Combs Spouts Off

"It's my opinion and it's very true."

  • Calendar

    June 2024
    S M T W T F S
  • Recent Posts

  • Tag Cloud

  • Archives

Posts Tagged ‘guns’

Which is harder, voting or buying a gun?

Posted by Richard on October 29, 2018

Ho hum. Another anti-gun leftist betrays his abysmal ignorance of gun laws. And of voting.

Executive Director for Build the Wave, Nate Lerner, wants to make it as hard to buy a gun as it is to vote.


We are totally good with making it as hard to buy a gun as it is to vote.



I suppose a case could be made for flipping his argument around.

Suppose the opposite side of Nate’s tweet could work as well, maybe we do need to make it harder for some people to vote. Oh, don’t worry, just the illegal people … and the dumb ones.

Posted in Uncategorized | Tagged: , , | 7 Comments »

DOJ: AR-15s are not “weapons of war”

Posted by Richard on July 11, 2018

The Department of Justice has agreed to settle the lawsuit brought by Defense Distributed and the Second Amendment Foundation. As Billll notes:

The DOJ has thrown in the towel in a lawsuit brought by Defense Distributed which opens up a lot of doors and windows.

The settlement acknowledges that Defense Distributed has a First Amendment right to publish 3-D printer files for making firearms and related information, and DOJ agreed to pay “a significant portion” of the plaintiff’s legal fees. But perhaps most importantly, as SAF notes in their statement, it destroys a key argument of the gun control crowd:

Significantly, the government expressly acknowledges that non-automatic firearms up to .50-caliber – including modern semi-auto sporting rifles such as the popular AR-15 and similar firearms – are not inherently military.

“Not only is this a First Amendment victory for free speech, it also is a devastating blow to the gun prohibition lobby,” noted SAF founder and Executive Vice President Alan M. Gottlieb. “For years, anti-gunners have contended that modern semi-automatic sport-utility rifles are so-called ‘weapons of war,’ and with this settlement, the government has acknowledged they are nothing of the sort.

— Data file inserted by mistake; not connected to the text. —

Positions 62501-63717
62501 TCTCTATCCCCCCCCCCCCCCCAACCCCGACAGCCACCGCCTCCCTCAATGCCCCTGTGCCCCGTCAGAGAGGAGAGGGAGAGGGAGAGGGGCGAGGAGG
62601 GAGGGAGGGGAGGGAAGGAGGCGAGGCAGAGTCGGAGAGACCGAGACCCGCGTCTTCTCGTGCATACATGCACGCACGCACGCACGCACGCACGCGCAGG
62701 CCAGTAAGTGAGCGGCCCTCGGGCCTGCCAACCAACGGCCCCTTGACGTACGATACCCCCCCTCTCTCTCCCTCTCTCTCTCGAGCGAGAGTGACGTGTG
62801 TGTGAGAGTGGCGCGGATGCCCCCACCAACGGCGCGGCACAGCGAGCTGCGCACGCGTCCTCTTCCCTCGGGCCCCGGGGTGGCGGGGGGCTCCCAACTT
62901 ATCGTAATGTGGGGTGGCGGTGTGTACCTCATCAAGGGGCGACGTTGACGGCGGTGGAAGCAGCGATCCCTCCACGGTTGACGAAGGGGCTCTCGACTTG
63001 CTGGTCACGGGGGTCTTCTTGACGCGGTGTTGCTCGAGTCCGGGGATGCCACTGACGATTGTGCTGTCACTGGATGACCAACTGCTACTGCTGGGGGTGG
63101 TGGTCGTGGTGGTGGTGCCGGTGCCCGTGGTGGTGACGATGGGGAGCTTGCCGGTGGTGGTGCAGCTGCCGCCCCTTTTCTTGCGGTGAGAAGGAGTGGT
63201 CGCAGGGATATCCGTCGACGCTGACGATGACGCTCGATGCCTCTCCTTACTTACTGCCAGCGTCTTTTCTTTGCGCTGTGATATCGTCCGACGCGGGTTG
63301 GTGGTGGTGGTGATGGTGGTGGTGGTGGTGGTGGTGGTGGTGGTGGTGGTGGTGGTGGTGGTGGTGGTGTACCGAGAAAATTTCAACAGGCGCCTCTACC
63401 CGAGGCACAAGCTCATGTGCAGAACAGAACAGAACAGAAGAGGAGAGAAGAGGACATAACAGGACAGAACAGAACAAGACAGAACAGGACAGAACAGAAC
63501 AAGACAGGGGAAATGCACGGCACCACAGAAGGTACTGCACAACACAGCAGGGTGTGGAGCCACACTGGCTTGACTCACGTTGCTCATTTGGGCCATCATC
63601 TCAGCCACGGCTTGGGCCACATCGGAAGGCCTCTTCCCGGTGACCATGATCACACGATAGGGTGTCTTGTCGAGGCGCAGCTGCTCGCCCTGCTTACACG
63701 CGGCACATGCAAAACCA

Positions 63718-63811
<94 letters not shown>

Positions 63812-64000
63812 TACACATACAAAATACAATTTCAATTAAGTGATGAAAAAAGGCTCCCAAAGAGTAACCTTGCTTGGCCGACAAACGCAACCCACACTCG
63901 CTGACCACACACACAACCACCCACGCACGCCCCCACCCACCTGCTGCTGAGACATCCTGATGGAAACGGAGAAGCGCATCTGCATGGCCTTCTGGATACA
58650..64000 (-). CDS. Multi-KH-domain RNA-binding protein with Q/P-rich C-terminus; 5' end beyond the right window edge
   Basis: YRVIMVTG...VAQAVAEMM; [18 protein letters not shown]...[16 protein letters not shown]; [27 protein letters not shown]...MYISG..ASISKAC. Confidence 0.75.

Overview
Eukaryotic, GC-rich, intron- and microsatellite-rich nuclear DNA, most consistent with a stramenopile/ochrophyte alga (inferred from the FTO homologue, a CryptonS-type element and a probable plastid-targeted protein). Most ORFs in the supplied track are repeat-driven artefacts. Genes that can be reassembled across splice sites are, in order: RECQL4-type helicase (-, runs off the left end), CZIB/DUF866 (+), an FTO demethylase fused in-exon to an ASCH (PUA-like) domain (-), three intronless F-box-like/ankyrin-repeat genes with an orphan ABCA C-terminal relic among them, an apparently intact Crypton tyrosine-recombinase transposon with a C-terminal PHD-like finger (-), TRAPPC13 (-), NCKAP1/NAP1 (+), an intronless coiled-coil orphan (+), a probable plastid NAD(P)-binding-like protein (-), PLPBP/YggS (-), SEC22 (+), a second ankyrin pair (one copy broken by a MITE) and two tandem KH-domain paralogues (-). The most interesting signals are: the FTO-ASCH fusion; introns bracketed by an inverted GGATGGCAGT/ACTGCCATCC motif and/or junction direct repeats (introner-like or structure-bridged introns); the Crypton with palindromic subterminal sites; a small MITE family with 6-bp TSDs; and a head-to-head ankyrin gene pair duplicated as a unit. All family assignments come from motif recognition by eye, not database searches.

In today’s climate, I’m willing to celebrate that as something of a victory. But I’m compelled to point out that a true understanding of the Second Amendment leads to the conclusion that it’s the right to possess military arms, “weapons of war,” that our founding fathers wanted to protect.

“[I]f circumstances should at any time oblige the government to form an army of any magnitude that army can never be formidable to the liberties of the people while there is a large body of citizens, little, if at all, inferior to them in discipline and the use of arms, who stand ready to defend their own rights and those of their fellow-citizens. This appears to me the only substitute that can be devised for a standing army, and the best possible security against it, if it should exist.”
– Alexander Hamilton, Federalist No. 28, January 10, 1788

Posted in Uncategorized | Tagged: , , , | 3 Comments »

Best BBQ smoker ever

Posted by Richard on September 20, 2014

Awesome, just awesome. I wonder if they throw a pinch of cordite on the coals to add that authentic aroma.

Posted in Uncategorized | Tagged: , , , , | Leave a Comment »

Pueblo school takes kids shooting, making them and society safer

Posted by Richard on March 22, 2014

In a rational world, this story by Katie Pavlich wouldn’t be particularly newsworthy. Unfortunately, in this day and age, it is:

School officials in Pueblo County, Colorado are bucking the anti-gun trend and recently approved a field trip for middle school students to a local shooting range where they learned about gun safety and how to properly handle a firearm. The gun safety and marksman group Project Appleseed, an activity of The Revolutionary War Veterans Association, was brought in to instruct students, all of whom fired at the range with live ammunition. The trip was scheduled shortly after students learned about The Revolutionary War in their classrooms.

“We’ve never been allowed to bring actual real firearms into a school. Until this week. This is a very big deal. We had them touching fire arms, holding them and learning about how to handle them safely,” Appleseed Instructor Elizabeth Blackwood told KRDO.

Here is the money quote from student Jonah Statezny, who went on the trip: “I think everyone should learn how to use a gun but learn how to use it properly, and the precautions you’re supposed to take and how serious a gun really is.”

Jonah is pretty wise for a middle school student.

I certainly hope this sort of field trip will become more common in the future, because it will make both our youth and our society in general safer. A study published in 1995 by the Justice Department’s Office of Juvenile Justice and Delinquency Prevention (PDF) tracked 4000 kids in urban Denver, Pittsburgh, and Rochester, NY, over seven years. Vin Suprynowicz summarized the key findings related to whether and how the kids were introduced to firearms: